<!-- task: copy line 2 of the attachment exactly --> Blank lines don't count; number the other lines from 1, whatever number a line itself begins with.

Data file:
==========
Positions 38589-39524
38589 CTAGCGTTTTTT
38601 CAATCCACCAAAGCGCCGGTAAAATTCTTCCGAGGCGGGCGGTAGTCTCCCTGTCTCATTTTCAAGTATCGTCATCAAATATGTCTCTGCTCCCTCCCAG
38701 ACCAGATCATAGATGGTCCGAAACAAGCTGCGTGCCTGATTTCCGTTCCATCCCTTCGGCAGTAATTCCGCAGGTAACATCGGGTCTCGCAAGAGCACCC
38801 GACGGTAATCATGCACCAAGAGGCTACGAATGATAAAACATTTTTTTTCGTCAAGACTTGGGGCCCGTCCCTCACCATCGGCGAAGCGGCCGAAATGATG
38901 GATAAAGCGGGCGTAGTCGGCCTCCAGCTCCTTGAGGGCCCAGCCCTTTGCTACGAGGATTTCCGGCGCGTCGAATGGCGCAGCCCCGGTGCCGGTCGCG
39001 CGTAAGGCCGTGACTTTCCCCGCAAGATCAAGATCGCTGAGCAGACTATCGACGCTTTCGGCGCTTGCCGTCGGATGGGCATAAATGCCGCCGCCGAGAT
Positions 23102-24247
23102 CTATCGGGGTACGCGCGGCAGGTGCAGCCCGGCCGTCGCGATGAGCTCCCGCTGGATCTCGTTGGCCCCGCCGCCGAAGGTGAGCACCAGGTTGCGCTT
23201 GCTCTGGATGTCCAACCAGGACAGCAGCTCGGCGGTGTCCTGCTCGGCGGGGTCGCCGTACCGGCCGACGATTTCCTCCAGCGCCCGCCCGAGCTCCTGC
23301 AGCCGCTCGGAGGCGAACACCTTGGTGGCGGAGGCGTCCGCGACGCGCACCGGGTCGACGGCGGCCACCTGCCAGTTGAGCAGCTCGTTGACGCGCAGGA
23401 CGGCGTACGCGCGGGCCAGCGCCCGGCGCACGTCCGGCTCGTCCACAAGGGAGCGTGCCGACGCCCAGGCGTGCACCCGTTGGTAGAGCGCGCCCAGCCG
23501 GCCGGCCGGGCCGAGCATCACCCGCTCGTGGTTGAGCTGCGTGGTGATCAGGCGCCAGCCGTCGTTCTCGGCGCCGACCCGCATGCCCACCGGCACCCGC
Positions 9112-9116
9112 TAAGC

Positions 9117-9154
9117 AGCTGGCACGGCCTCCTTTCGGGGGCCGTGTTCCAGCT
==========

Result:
38589 CTAGCGTTTTTT